This is the second episode of our exploration of “no-code” machine learning. In our first articlewe’ve laid out our problem set and discussed the data we’ll use to test whether a highly automated ML tool designed for business analysts can deliver cost-effective results near the quality of More code-intensive methods It involves a bit of human-driven data science.
If you haven’t read this article, at least come back skim it. If you’re all set, let’s review what we’re going to do with our heart attack data under “normal” (i.e. the most code-intensive) machine learning conditions and then throw it all away and hit the “easy” button.
As previously discussed, we work with a set of heart health data drawn from a study at the Cleveland Clinic and the Hungarian Institute of Cardiology in Budapest (plus other places whose data we’ve discarded for quality reasons). All this data is available in storehouse We created it on GitHub, but its original form is part of data warehouse It was maintained for machine learning projects by the University of California – Irvine. We use two versions of the data set: a smaller, more complete version consisting of 303 patient records from the Cleveland Clinic and a larger database (597 patients) that includes HGI data but is missing two types of data from the smaller set.
It looks like the two missing fields of Hungarian data might be important, but the Cleveland Clinic data itself might be too small for some ML applications, so we’ll try to cover our bases.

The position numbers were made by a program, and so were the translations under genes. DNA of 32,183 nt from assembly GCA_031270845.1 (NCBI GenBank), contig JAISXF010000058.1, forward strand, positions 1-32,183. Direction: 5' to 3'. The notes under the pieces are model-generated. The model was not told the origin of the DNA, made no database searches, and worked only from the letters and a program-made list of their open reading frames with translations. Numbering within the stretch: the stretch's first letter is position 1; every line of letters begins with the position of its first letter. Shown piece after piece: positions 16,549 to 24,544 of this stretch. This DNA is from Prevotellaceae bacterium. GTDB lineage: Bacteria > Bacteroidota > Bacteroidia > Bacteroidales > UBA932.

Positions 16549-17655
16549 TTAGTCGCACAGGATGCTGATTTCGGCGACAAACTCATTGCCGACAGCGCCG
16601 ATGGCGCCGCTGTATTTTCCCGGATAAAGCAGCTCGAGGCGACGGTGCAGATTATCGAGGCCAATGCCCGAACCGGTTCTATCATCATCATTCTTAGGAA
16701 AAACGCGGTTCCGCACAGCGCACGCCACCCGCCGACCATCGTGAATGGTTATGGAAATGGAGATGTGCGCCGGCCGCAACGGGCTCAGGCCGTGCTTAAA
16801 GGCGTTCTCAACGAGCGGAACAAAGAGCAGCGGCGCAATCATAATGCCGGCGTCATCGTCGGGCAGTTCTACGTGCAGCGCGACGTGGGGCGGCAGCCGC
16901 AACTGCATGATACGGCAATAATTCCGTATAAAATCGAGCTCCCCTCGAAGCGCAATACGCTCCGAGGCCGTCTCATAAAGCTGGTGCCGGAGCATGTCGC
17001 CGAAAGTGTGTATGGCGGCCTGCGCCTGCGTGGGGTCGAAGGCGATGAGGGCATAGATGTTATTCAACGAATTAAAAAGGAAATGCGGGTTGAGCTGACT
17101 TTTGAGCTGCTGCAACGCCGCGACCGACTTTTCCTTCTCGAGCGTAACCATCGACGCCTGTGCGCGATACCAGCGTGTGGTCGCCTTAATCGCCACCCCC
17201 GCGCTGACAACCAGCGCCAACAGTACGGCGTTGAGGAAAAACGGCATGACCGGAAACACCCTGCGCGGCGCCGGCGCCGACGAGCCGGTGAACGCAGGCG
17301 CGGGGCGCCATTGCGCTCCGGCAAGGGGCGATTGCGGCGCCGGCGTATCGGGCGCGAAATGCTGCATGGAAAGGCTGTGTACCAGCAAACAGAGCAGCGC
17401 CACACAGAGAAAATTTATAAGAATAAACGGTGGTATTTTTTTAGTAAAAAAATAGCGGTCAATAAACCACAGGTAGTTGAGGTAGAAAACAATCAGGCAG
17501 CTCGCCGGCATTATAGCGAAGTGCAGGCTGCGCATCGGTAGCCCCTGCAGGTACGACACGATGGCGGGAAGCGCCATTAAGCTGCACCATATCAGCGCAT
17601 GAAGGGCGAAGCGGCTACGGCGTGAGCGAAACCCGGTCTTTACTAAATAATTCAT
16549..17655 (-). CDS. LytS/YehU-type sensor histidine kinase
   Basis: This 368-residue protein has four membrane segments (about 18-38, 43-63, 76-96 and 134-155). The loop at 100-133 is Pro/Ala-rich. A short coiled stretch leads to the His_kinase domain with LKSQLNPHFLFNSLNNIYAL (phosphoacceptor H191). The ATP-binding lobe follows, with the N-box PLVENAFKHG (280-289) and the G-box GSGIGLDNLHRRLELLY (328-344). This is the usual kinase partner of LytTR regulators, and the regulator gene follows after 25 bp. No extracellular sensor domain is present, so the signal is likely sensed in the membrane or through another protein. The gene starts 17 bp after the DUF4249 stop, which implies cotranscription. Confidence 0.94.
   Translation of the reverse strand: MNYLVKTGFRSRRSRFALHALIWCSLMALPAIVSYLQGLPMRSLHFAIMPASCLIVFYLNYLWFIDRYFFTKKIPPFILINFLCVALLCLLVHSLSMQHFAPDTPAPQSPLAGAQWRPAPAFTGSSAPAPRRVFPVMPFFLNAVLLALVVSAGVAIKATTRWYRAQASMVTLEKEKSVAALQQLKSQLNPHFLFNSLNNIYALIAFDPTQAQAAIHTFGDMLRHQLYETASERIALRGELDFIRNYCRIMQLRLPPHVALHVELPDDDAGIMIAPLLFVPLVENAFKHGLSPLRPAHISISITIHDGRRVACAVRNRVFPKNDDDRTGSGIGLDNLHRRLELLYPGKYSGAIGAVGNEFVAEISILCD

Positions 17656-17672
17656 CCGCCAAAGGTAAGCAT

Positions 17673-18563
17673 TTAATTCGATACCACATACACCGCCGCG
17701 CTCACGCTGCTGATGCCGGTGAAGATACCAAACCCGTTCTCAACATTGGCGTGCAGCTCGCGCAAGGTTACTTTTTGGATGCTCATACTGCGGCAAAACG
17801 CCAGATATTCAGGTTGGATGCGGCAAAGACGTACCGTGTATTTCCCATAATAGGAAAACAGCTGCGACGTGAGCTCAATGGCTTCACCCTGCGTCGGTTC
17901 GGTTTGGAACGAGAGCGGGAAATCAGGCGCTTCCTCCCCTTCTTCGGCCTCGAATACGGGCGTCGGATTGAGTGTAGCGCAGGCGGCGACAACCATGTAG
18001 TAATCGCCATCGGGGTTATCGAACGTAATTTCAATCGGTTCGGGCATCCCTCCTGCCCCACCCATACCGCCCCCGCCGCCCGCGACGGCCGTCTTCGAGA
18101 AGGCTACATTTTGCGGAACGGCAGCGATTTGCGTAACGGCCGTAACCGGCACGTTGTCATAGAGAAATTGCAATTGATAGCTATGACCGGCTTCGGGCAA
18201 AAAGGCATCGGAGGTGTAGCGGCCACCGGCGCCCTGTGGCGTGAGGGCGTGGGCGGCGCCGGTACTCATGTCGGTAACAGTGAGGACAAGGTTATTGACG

With multiple data sets on hand for training and testing, it’s time to start grinding. If we were doing it the way data scientists usually do (and the way we tried last year), we would:
- Divide the data into a training set and a test set
- Use training data with an existing algorithm type to build the model
- Check the model with the test set to verify its accuracy
We can do this all by coding it in the Jupyter notebook and modifying the model until we achieve acceptable accuracy (as we did last year, in a perpetual cycle). But instead, we’ll first try two different methods:
- A “no-code” approach with AWS’s Sagemaker Canvas: Canvas takes data as a whole, automatically splits it into training and testing, and generates a predictive algorithm
- Another “no-/low-code” approach using Sagemaker Studio Jumpstart and AutoML: AutoML is much of what’s behind Canvas; It evaluates the data and tries a number of different types of algorithms to determine the best one
Having done that, we’ll swing by using one of the many battle-tested machine learning methods that data scientists have already experimented with with this data set, some of which have claimed over 90 percent accuracy.
The end product of these methods should be an algorithm that we can use to run a predictive query based on data points. But the real output will be a look at the trade-offs for each approach in terms of time to completion, accuracy, and the cost of computing time. (In our last test, AutoML itself practically blew the entire AWS account credit balance.)
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